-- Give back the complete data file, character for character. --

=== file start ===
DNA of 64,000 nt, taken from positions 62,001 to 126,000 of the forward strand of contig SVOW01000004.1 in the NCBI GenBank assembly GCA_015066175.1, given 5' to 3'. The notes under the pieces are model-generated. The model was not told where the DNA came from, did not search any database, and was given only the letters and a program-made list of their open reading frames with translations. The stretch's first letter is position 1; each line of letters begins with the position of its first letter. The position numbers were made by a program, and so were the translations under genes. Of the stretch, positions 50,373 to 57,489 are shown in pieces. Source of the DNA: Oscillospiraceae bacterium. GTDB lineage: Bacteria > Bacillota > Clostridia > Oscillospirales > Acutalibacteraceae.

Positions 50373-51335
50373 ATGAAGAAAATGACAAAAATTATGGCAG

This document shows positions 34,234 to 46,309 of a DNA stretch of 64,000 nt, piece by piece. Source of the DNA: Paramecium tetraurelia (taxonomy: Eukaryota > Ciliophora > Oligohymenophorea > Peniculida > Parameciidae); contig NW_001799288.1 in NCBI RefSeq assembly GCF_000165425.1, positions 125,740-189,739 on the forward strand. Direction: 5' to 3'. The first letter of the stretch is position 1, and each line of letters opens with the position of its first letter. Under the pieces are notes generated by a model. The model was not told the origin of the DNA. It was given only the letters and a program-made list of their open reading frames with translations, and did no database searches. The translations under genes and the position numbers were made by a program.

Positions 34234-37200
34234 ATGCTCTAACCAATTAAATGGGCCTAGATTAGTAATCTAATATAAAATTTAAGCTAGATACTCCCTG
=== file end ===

DNA of 64,000 nt, taken from positions 62,001 to 126,000 of the forward strand of contig SVOW01000004.1 in the NCBI GenBank assembly GCA_015066175.1, given 5' to 3'. The notes under the pieces are model-generated. The model was not told where the DNA came from, did not search any database, and was given only the letters and a program-made list of their open reading frames with translations. The stretch's first letter is position 1; each line of letters begins with the position of its first letter. The position numbers were made by a program, and so were the translations under genes. Of the stretch, positions 50,373 to 57,489 are shown in pieces. Source of the DNA: Oscillospiraceae bacterium. GTDB lineage: Bacteria > Bacillota > Clostridia > Oscillospirales > Acutalibacteraceae.

Positions 50373-51335
50373 ATGAAGAAAATGACAAAAATTATGGCAG

This document shows positions 34,234 to 46,309 of a DNA stretch of 64,000 nt, piece by piece. Source of the DNA: Paramecium tetraurelia (taxonomy: Eukaryota > Ciliophora > Oligohymenophorea > Peniculida > Parameciidae); contig NW_001799288.1 in NCBI RefSeq assembly GCF_000165425.1, positions 125,740-189,739 on the forward strand. Direction: 5' to 3'. The first letter of the stretch is position 1, and each line of letters opens with the position of its first letter. Under the pieces are notes generated by a model. The model was not told the origin of the DNA. It was given only the letters and a program-made list of their open reading frames with translations, and did no database searches. The translations under genes and the position numbers were made by a program.

Positions 34234-37200
34234 ATGCTCTAACCAATTAAATGGGCCTAGATTAGTAATCTAATATAAAATTTAAGCTAGATACTCCCTG